Dr. Richard Zane, Chief Innovation Officer, UCHealth
As Chief Innovation Officer for UCHealth, Dr. Richard Zane has focused on the development of industry and venture relationships to bring innovative solutions to healthcare. By partnering with companies, from small start-ups to multinationals, and using the power of data science, remote monitoring and prescriptive intelligence, he is attempting to fundamentally alter and improve the way in which healthcare is delivered.
Dr. Zane has been widely published in peer-reviewed publications; his work has been featured in the Harvard Business Review and Wall Street Journal. He was recently named a New England Journal of Medicine Catalyst Thought Leader in Medicine. In this interview, he talks about how the healthcare industry can use AI effectively.
In light of your experience, what are the trends and challenges you’ve witnessed happening in the healthcare space with respect to leveraging AI?
AI may mean different things for different people from a broader perspective. Some individuals may describe it as artificial intelligence or augmented intelligence or machine learning. I believe it to be intelligence, wherein all of the above play a pivotal role in healthcare and helps people make better decisions.
The average human can adjudicate eight to 12 variables at the same time, whereas a machine can adjudicate nearly infinite variables. But the hard part is how to bring these decisions into workflows and build the interface between a human and machine to leverage AI properly.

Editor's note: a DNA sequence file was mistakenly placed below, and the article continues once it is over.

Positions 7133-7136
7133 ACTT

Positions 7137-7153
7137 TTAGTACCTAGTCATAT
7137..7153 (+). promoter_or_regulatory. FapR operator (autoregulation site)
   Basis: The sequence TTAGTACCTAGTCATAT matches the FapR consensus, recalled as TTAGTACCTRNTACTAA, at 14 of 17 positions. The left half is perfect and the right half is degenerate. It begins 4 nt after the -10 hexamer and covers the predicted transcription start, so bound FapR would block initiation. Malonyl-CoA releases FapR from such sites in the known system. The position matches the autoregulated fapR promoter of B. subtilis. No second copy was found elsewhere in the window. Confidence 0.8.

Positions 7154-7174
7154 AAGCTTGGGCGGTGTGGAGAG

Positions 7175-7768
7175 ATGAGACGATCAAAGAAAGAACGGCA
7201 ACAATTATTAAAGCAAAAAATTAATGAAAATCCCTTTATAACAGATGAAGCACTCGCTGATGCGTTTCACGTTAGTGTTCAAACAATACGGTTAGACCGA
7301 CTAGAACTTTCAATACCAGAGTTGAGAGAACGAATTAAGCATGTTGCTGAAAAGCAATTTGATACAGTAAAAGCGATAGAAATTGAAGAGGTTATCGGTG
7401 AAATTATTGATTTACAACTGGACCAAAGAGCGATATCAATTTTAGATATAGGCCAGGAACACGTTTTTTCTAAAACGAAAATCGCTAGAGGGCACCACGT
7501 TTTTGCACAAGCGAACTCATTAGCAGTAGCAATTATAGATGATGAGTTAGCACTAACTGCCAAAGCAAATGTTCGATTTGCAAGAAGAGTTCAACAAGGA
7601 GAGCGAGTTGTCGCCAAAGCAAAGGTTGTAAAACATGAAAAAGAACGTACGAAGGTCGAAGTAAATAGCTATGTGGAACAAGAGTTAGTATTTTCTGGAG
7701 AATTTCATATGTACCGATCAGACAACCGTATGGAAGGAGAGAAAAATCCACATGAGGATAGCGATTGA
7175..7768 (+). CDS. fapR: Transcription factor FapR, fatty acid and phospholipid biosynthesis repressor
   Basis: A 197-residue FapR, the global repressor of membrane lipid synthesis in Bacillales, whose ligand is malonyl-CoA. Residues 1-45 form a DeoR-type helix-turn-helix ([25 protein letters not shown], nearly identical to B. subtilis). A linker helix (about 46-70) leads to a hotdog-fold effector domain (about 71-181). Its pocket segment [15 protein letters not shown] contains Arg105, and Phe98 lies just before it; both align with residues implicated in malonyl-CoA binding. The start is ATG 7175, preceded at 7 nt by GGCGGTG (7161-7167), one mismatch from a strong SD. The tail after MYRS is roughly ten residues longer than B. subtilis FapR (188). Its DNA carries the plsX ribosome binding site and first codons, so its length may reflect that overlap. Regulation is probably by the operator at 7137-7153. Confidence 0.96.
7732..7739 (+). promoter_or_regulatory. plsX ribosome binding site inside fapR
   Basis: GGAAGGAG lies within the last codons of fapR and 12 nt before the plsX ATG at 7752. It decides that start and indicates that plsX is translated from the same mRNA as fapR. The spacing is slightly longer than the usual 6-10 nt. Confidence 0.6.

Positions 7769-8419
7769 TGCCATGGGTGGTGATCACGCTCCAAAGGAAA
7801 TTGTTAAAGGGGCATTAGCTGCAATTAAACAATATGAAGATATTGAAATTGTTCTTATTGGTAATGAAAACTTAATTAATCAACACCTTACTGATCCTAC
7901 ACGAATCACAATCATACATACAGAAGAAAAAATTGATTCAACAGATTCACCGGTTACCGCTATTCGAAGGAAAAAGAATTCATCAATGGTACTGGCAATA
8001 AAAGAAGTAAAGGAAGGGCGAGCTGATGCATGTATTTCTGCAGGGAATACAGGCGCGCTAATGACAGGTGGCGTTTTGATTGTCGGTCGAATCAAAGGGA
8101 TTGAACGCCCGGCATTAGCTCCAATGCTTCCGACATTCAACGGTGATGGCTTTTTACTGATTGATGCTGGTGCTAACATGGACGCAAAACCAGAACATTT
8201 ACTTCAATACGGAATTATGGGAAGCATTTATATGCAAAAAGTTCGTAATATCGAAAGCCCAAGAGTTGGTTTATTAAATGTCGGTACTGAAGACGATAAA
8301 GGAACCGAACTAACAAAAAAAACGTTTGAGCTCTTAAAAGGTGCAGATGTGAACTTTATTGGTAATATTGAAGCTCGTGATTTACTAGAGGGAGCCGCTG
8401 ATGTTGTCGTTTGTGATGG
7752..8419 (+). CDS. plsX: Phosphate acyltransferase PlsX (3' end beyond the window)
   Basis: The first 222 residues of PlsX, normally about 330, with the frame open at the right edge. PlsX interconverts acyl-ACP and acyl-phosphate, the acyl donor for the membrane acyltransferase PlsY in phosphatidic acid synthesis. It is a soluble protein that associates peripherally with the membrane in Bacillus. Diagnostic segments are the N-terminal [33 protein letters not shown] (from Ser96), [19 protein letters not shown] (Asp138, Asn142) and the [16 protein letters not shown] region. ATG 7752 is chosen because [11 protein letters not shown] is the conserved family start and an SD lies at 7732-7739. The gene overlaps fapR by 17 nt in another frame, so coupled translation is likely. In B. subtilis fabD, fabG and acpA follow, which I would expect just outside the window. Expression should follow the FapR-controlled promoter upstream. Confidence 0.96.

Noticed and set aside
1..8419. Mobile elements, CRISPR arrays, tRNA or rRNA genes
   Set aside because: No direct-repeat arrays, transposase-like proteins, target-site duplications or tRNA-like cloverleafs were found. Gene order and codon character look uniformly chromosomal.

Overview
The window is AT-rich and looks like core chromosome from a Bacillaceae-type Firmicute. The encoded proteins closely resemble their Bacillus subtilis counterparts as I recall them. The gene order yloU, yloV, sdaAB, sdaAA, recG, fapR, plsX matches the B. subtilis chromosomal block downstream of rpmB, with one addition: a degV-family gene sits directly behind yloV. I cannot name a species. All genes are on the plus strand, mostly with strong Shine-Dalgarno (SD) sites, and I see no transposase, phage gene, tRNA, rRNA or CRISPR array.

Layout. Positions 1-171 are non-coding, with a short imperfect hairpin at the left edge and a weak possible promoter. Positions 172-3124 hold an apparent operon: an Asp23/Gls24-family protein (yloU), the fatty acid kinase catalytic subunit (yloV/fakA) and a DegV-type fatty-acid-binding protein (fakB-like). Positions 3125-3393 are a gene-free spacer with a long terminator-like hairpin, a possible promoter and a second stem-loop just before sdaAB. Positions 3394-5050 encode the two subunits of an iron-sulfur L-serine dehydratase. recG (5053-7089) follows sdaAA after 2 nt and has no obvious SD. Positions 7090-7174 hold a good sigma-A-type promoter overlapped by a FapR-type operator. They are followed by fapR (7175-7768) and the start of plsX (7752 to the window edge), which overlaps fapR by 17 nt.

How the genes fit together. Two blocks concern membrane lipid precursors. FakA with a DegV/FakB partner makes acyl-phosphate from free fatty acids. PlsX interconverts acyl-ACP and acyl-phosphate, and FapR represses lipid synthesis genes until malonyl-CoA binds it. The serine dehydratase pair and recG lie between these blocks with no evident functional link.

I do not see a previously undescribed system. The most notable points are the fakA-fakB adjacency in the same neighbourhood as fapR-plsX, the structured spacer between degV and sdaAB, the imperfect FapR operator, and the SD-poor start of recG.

"We will always have doctors, nurses and health care providers taking care of patients, but individuals among them who learn how to use and execute AI are going to be the ones at the forefront of medicine."
It is easy to say that we want to use AI for consumer-facing applications to answer questions related to the bank balance, directions and making appointments, to name a few. In healthcare, companies are working around enabling AI to make more complex decisions. For instance, helping pick a medication or helping interpret an image or a constellation of symptoms. And I think that’s going to be the most important and disruptive use of AI in healthcare.
What are some of the major predicaments in the healthcare space that AI can mitigate?
AI can simplify or eradicate decisions that require the review of enormous amounts of variables and data. So, for instance, we overly rely on memory and manual review far too much, and that’s where AI can help.
Essentially, AI is just a program that can write a program so it can learn and recognize patterns. And medicine is a lot about pattern recognition, and AI is great at it. AI is going to be very helpful in being able to manage and adjudicate decisions that require the review of huge volumes of data. The bottlenecks are precisely because data exists in many different formats, in many different places, and some of it is relatively straight forward, like discrete data elements within the electronic medical record. However, a lot of important unstructured data is in the medical record and there is importance to reviewing claims data, genomic or proteomic or transcriptomic data, as well as individualized data. The challenges around AI relates to describing sources of data, normalizing them, and deciding how and when to access them.
Could you talk about your approach to identifying the right partnership providers from the lot?